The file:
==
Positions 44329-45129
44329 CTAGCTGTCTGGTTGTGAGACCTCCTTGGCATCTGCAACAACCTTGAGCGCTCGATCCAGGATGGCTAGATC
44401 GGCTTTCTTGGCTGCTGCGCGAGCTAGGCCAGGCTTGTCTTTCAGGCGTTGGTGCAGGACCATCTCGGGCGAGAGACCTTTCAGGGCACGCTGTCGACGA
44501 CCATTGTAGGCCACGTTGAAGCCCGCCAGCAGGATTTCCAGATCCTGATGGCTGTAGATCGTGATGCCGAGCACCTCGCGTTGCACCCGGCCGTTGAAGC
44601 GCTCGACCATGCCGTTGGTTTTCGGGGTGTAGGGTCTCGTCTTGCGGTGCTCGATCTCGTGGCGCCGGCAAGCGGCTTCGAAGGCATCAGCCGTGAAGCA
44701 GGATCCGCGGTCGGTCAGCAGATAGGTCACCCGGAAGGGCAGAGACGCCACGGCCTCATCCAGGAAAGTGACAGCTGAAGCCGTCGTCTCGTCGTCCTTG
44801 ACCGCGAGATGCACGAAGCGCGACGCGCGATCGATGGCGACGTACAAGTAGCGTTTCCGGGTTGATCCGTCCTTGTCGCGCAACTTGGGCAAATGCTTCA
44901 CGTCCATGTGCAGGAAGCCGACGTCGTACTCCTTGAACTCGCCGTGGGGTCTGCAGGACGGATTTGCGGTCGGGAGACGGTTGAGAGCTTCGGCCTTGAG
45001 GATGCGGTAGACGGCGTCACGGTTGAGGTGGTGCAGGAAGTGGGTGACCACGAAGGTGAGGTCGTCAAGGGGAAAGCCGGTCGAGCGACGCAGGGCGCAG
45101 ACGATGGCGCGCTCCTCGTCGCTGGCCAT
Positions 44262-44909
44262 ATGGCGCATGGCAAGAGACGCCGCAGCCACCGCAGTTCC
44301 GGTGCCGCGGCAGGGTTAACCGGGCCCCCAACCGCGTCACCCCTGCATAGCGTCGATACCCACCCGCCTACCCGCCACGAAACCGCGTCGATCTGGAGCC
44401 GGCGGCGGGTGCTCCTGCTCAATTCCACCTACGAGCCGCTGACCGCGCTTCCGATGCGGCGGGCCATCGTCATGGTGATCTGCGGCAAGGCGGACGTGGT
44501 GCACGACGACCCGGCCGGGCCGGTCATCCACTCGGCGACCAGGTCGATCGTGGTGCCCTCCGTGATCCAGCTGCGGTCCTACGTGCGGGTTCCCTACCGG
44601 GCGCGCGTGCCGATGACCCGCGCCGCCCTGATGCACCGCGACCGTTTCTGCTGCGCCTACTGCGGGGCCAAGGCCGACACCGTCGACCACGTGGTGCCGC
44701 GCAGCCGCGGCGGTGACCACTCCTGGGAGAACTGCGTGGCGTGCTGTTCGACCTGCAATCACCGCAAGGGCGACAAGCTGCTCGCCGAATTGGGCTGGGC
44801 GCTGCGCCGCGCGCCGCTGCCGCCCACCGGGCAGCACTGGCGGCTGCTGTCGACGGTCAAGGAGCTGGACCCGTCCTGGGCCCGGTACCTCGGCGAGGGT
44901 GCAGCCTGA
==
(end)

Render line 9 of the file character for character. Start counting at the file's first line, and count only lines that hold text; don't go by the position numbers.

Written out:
45001 GATGCGGTAGACGGCGTCACGGTTGAGGTGGTGCAGGAAGTGGGTGACCACGAAGGTGAGGTCGTCAAGGGGAAAGCCGGTCGAGCGACGCAGGGCGCAG